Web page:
The difference is inherent in the context behind the specifics of the name. Multiple personalities implicates that one has many branches and twigs growing off from their one original personality. Commonly, people with Dissociative Identity issues do not have a combination of fully formed identities between which they can alternate, although, some do experience this. Instead, they mostly deal with numerous fragments of themselves, missing any kind of cohesion. Interestingly, the identities maintain no recollection of each other’s existence. When one comes and goes, they will not remember the actions of whomever appeared last. This is the distinguishing trait listed by the DSM, the Diagnostic and Statistical Manual used for diagnosing mental illness.
Dissociative Identity Disorder is different from Multiple Personality Disorder
The DSM outlines these requirements for a diagnosis of DPD (dissociative personality disorder):
- Two distinct personalities minimum
- One personality is always present, meaning there are no in between voids in personality
- Two of the personalities completely take control of behavior, thought, and action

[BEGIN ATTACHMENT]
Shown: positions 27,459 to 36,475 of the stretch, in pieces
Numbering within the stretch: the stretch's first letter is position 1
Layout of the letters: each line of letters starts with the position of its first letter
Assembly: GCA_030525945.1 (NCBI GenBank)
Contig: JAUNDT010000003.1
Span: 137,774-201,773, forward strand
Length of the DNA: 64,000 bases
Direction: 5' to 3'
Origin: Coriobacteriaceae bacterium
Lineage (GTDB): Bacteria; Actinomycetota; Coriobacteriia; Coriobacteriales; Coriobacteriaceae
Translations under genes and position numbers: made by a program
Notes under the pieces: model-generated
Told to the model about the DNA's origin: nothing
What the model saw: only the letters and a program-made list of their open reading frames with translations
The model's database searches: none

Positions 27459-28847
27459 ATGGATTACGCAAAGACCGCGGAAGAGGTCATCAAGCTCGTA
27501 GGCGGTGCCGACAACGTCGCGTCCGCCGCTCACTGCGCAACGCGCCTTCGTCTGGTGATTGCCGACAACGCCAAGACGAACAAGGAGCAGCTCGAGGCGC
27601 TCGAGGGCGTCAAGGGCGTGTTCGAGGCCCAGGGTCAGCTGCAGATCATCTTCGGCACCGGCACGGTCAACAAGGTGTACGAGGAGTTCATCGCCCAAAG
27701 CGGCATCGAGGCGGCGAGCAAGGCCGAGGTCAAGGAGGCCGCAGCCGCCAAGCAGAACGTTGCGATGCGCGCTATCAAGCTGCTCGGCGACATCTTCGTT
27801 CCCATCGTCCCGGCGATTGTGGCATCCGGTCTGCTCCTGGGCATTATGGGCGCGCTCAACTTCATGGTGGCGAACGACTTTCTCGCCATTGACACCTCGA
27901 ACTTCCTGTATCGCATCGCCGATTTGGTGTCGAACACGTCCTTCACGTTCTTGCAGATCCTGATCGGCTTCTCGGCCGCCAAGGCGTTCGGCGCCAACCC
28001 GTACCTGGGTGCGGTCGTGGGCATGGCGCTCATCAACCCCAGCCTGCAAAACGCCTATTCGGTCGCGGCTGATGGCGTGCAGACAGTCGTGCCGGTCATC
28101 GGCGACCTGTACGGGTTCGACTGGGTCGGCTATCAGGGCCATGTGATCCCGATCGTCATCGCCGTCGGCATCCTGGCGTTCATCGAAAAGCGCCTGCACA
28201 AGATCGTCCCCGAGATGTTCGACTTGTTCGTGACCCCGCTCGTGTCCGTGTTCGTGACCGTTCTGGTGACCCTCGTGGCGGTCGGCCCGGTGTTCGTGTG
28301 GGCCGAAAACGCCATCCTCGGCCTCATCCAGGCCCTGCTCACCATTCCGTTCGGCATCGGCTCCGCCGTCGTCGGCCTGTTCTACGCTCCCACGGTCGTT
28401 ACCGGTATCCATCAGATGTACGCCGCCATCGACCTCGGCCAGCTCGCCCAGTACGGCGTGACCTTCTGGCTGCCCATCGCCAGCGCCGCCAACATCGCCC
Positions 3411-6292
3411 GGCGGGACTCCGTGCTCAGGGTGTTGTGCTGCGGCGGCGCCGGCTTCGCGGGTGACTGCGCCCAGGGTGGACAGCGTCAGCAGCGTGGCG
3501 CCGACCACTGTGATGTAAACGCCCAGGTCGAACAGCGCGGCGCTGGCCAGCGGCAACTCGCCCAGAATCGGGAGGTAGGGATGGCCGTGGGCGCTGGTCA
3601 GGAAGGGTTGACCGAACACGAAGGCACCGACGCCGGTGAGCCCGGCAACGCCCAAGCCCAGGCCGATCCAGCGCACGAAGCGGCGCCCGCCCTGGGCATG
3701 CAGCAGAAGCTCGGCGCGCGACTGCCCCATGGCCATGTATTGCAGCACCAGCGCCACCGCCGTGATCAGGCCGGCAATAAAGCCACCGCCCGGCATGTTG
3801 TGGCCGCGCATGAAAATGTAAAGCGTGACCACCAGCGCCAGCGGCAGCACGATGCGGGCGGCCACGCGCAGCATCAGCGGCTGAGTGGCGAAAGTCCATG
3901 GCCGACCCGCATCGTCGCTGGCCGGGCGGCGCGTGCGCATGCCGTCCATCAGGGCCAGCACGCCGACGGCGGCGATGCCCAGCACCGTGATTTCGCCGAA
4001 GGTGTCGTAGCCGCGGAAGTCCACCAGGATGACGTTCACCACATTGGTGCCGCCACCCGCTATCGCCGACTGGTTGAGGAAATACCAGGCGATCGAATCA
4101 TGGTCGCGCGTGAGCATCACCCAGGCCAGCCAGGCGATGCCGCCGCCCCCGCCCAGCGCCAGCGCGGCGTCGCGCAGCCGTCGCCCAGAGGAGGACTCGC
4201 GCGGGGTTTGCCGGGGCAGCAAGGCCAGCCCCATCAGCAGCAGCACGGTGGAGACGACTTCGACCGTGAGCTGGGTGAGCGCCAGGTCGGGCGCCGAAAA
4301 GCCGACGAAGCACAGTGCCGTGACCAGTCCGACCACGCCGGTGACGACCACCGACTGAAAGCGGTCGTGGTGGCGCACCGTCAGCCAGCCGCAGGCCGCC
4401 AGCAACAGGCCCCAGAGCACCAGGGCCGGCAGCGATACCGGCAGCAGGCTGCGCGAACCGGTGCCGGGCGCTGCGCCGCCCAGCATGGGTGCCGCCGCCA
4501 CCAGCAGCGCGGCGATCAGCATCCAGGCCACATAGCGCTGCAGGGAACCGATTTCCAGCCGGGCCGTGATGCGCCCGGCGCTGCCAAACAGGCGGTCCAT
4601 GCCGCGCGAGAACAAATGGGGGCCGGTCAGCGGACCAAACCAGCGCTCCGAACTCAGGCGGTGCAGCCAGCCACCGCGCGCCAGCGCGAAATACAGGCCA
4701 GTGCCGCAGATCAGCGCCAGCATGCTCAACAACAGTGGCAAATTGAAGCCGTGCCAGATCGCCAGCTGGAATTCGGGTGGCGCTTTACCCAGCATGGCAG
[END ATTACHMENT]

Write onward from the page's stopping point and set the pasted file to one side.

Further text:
- There can be no recollection between personality appearances
“Switching” is the term many people living with DPD use to describe the process of being taken over by another personality. “Alters” is the term assigned to the various personalities that are created. There is an “original” version of the self, who for many, is difficult to find. Different personalities take on different roles, which may take time to uncover. For example, there may be a protector, and another personality who is a rebel. Finding the original is a challenge for DPD individuals and their treatment providers, should they have one. Loss of original identity is part of the cause of DPD.
DPD is caused by an identity that has been fractured as an emergency response. Severe trauma experienced in childhood, like physical and sexual abuse or war and uncontrollable natural disasters, can cause the original identity to split from itself and dissociate. Unable to cope with the traumatic stress, the personality essentially creates others to carry the load.
Treatment for DID/DPD is not focused on “getting rid” of the other identities, but working to identify the trauma which created them in the first place. Seeing the utilitarian purpose of the personalities, therapists work to integrate each identity into daily life. Eventually, patients recognize the source of their trauma and the purpose of each identity. Recovering the ‘original’ may never happen.
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